Earlier this year, Pennsylvania surveyed the state’s RHCs to determine their areas of need for information and technical assistance. The PA SORH is contracting with the South Carolina SORH to do a series of webinars in July and August for the RHCs on RHC management and billing and on ICD-10 conversion. Based on the hoped-for success of those, the PA SORH will be continuing that series of webinars. In collaboration with partners in the state, the SORH held a statewide Community Health Worker Summit and a Community Health Worker strategic planning meeting. The workgroups established at the strategic planning meeting will be working in the next year to develop a plan for Pennsylvania to integrate Community Health Workers into health care policy, practice, and payment. The state has a new governor and secretary of health. The state is considering Medicaid expansion and establishing a state-based exchange.
Larry Baronner, Rural Health Systems Manager, has established a population health initiative and has contracted with the Healthy Communities Institute at the University of California-Berkeley to assist counties and communities to collect and assess county data and develop programs to address specific areas of need. To date, 11 of the state’s 67 counties are participating in the project.
The Rhode Island SORH is working with tobacco control to do outreach in the rural areas where youth smoking rates were 3x the urban rates. New data shows the rates were lowered from an average of 15.5% in rural areas to 11%. They secured a seat on the Oral Health Commission, and are working with them on a series of Senior Outreach projects to begin this fall.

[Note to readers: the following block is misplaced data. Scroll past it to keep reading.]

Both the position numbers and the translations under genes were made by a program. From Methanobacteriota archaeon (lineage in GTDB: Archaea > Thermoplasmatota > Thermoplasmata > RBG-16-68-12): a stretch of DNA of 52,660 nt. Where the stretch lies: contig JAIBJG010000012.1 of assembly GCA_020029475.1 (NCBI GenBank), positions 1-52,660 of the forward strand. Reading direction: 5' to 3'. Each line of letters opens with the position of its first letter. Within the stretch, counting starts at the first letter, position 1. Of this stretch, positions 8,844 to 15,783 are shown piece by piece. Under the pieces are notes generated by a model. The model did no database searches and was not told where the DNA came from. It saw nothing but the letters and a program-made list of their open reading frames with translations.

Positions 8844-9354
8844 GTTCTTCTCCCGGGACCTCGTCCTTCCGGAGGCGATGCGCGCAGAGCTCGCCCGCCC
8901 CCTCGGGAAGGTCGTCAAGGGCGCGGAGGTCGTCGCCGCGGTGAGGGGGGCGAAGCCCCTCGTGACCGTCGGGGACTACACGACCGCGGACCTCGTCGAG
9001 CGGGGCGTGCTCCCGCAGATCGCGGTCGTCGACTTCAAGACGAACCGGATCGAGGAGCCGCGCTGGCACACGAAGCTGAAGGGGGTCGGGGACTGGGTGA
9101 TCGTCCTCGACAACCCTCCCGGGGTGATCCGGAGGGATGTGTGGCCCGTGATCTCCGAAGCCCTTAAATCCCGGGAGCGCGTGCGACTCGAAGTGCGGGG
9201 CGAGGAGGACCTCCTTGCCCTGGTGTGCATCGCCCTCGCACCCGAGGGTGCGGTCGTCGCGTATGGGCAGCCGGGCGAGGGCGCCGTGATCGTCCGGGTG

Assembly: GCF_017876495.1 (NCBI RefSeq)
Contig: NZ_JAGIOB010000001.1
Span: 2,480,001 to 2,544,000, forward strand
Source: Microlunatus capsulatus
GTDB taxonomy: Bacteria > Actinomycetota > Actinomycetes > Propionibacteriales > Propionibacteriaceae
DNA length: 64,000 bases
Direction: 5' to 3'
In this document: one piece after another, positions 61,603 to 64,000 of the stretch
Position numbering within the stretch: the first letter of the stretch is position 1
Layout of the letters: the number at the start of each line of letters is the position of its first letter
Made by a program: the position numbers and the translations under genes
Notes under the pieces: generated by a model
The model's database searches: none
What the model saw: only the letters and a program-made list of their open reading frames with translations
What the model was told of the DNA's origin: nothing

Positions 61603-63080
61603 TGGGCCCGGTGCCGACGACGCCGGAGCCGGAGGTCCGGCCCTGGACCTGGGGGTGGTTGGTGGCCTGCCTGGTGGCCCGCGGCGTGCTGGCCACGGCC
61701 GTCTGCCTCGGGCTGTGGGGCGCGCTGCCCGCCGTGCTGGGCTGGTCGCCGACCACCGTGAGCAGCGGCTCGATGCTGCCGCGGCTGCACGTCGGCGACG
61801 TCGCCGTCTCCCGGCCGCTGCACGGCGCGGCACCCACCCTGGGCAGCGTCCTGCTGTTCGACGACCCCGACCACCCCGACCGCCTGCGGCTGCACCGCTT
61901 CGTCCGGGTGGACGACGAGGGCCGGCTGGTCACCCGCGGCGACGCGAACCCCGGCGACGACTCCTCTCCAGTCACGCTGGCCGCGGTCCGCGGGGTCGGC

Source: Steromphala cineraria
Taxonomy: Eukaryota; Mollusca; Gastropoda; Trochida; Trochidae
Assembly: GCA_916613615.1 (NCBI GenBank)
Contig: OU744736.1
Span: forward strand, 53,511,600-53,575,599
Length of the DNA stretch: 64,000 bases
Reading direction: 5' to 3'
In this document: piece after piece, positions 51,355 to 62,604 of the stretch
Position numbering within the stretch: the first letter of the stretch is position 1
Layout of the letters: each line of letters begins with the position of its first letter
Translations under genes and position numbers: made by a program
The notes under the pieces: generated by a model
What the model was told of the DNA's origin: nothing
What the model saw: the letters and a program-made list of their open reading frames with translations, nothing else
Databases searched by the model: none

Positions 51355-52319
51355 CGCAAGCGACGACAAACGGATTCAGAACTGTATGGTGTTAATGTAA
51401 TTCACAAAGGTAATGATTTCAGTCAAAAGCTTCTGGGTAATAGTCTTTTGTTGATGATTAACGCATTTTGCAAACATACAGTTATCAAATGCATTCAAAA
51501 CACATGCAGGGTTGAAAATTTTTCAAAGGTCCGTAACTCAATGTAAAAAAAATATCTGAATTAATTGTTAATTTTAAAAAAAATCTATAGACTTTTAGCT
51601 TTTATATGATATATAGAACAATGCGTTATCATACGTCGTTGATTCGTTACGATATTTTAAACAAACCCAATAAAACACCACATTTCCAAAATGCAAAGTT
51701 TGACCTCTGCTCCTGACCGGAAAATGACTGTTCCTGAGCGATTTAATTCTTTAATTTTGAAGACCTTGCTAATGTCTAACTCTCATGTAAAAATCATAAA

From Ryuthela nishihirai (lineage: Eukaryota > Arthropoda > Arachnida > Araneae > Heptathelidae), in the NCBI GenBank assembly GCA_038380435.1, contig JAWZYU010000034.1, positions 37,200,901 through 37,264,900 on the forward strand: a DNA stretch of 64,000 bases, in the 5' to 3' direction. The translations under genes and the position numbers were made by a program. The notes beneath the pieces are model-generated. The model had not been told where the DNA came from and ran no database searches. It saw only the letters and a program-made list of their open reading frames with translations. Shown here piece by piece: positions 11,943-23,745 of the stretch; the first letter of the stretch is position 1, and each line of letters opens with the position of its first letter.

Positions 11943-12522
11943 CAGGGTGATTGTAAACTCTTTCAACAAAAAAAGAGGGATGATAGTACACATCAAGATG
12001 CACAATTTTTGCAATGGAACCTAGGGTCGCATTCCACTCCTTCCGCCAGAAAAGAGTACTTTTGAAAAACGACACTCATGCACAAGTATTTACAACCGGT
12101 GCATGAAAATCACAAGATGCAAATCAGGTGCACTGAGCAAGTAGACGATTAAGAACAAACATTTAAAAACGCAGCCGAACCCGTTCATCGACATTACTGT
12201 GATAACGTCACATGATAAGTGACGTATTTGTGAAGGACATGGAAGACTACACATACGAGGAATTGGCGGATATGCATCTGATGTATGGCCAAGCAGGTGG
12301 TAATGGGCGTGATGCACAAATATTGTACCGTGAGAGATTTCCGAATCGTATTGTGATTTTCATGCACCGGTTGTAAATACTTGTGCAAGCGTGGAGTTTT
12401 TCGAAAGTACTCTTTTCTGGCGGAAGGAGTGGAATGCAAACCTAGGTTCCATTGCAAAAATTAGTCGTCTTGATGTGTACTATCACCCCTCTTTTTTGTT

Last Fall, they began face-to-face meetings with FQHC’s to understand the needs of these health centers and learn how we can help. Key needs include recruitment and retention. The RISORH created materials with 3RNET and has provided TA to the health centers in regards to this. They had 13X as many jobs posted this past year!
RISORH met with all State Loan Repayment recipients to tell them about our work and listen to their goals and priorities for their continuing work in our state and had a celebration to honor them. RISORH is re-evaluating their scoring criteria, as the geographic distribution of FQHC’s has changed.
RISORH track each time a candidate reaches out to them and follow up to see if they have registered with 3RNET and consider these referrals to the 3RNET site as invaluable to the candidate and to the rural workforce, both locally and nationally.
RISORH is working with the USDA, the Fisherman’s Association, and the WIC farmer’s market program to connect services and facilitate contacts. The USDA is currently funding a Central Falls project in RI.